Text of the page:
Truth or Compassion—Do We Have to Choose One?

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Many times in my various writings and talks, I’ve pointed out that a growing number of people—especially young people—no longer trust God’s Word. They think that the Bible is full of errors and contradictions, and that the events recorded in it can be interpreted merely as moral stories to make a point. Well, to deal with this trend, some professing Christians and religious writers have been saying that Christianity needs to be less about the Bible’s inerrancy and more about serving others and showing compassion.

The Apostle James tells us that “faith without works is dead” (James 2:26) and that “pure and undefiled religion before God and the Father is this: to visit orphans and widows in their trouble, and to keep oneself unspotted from the world” (James 1:27). So the Bible is clear—Christians should be people of love and action. But this isn’t some kind of either/or situation in which either you believe the Bible or you have compassion on others. Scripture makes it clear it’s both/and; we believe the Bible, teach what it says—even on hard topics—and we put our hands and hearts into action as we show others the love of Christ.

All Scripture is given by inspiration of God, and is profitable for doctrine, for reproof, for correction, for instruction in righteousness, that the man of God may be complete, thoroughly equipped for every good work (2 Timothy 3:16–17).
But we have renounced the hidden things of shame, not walking in craftiness nor handling the word of God deceitfully, but by manifestation of the truth commending ourselves to every man’s conscience in the sight of God (2 Corinthians 4:2).
But whoever has this world’s goods, and sees his brother in need, and shuts up his heart from him, how does the love of God abide in him? My little children, let us not love in word or in tongue, but in deed and in truth (1 John 3:17–18).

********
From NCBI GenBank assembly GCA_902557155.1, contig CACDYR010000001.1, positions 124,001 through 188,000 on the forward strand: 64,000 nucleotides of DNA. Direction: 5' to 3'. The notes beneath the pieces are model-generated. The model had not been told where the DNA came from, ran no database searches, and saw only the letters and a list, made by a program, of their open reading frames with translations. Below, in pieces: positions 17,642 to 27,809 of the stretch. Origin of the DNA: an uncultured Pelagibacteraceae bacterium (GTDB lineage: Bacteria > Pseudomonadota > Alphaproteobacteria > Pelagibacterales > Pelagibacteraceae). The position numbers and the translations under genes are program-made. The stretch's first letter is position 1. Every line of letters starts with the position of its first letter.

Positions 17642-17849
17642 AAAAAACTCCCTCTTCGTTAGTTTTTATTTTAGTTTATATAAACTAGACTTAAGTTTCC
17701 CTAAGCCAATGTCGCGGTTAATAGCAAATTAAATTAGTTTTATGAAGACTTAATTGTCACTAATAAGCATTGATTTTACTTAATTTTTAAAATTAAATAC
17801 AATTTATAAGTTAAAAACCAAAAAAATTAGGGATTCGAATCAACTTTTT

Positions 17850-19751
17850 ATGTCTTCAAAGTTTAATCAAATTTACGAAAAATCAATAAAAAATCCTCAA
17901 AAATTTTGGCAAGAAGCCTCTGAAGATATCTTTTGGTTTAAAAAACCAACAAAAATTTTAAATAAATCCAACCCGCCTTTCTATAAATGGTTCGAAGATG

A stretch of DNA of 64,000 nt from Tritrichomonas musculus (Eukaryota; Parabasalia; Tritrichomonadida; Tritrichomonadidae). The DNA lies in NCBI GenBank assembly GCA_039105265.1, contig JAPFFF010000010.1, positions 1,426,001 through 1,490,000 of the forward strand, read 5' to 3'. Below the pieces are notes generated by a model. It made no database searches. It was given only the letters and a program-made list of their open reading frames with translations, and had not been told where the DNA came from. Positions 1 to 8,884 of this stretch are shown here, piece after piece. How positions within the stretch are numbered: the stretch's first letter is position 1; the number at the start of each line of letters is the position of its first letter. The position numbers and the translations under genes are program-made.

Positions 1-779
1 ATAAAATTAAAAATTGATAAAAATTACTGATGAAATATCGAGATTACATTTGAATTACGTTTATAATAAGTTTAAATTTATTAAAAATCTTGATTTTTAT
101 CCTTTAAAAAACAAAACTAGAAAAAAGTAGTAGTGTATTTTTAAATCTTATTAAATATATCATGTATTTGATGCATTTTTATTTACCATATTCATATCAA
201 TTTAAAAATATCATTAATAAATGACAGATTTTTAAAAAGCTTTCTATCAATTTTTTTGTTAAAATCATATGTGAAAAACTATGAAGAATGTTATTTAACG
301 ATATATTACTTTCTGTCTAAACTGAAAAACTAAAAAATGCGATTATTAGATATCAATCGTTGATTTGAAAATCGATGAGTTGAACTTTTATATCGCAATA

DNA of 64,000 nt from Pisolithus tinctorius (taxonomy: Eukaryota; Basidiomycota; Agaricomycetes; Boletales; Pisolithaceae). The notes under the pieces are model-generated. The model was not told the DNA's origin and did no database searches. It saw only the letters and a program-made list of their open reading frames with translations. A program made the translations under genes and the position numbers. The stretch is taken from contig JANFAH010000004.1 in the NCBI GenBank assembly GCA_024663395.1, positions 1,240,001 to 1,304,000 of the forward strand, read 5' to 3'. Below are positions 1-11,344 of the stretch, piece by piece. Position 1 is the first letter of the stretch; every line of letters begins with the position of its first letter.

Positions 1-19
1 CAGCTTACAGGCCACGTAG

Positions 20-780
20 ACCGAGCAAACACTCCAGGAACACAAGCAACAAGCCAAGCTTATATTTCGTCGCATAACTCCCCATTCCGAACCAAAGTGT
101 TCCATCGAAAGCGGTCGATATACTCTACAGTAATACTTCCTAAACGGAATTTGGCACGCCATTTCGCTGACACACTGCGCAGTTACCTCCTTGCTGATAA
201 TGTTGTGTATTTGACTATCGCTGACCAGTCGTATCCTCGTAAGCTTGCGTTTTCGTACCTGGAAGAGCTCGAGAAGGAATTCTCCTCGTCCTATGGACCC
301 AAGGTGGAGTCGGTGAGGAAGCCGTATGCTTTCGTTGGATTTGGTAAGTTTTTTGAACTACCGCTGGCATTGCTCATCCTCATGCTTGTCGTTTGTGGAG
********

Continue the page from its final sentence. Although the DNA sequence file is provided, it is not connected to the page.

A person’s final words and instructions are usually a good indication of what is most important to them. Well, Jesus’ final command was not to care for the sick and poor—although He did that during His ministry, and we are later commanded to do the same—it was “Go therefore and make disciples of all the nations, baptizing them in the name of the Father and of the Son and of the Holy Spirit, teaching them to observe all things that I have commanded you” (Matthew 28:19–20). His final words to those who would begin the church and carry His message were not a command to provide for merely the physical needs of the poor and sick—it was to preach the gospel and teach the truth!

Preaching the gospel and caring for others should come naturally for Christians as we seek to obey the commands of Christ—Christianity is both/and!

And what do we see the first-century church doing after the ascension of Christ? Boldly preaching the gospel and caring for the poor and needy (e.g., Acts 6:1–7). Preaching the gospel and caring for others should come naturally for Christians as we seek to obey the commands of Christ—Christianity is both/and! As believers, we need to be involved in physically meeting real needs and lovingly engaging this culture with the truth of the gospel of Jesus Christ.

If you would like to partner with a ministry that both preaches the gospel and meets real physical needs, I encourage you to check out the Slavic Gospel Association and Children’s Hunger Fund. We partner with these ministries through programs like our Vacation Bible School outreach, and are thrilled to be part of what they are doing in Jesus’ name around the world. Learn more at sga.org or ChildrensHungerFund.org.

Thanks for stopping by and thanks for praying,
Ken

This item was written with the assistance of AiG’s research team.

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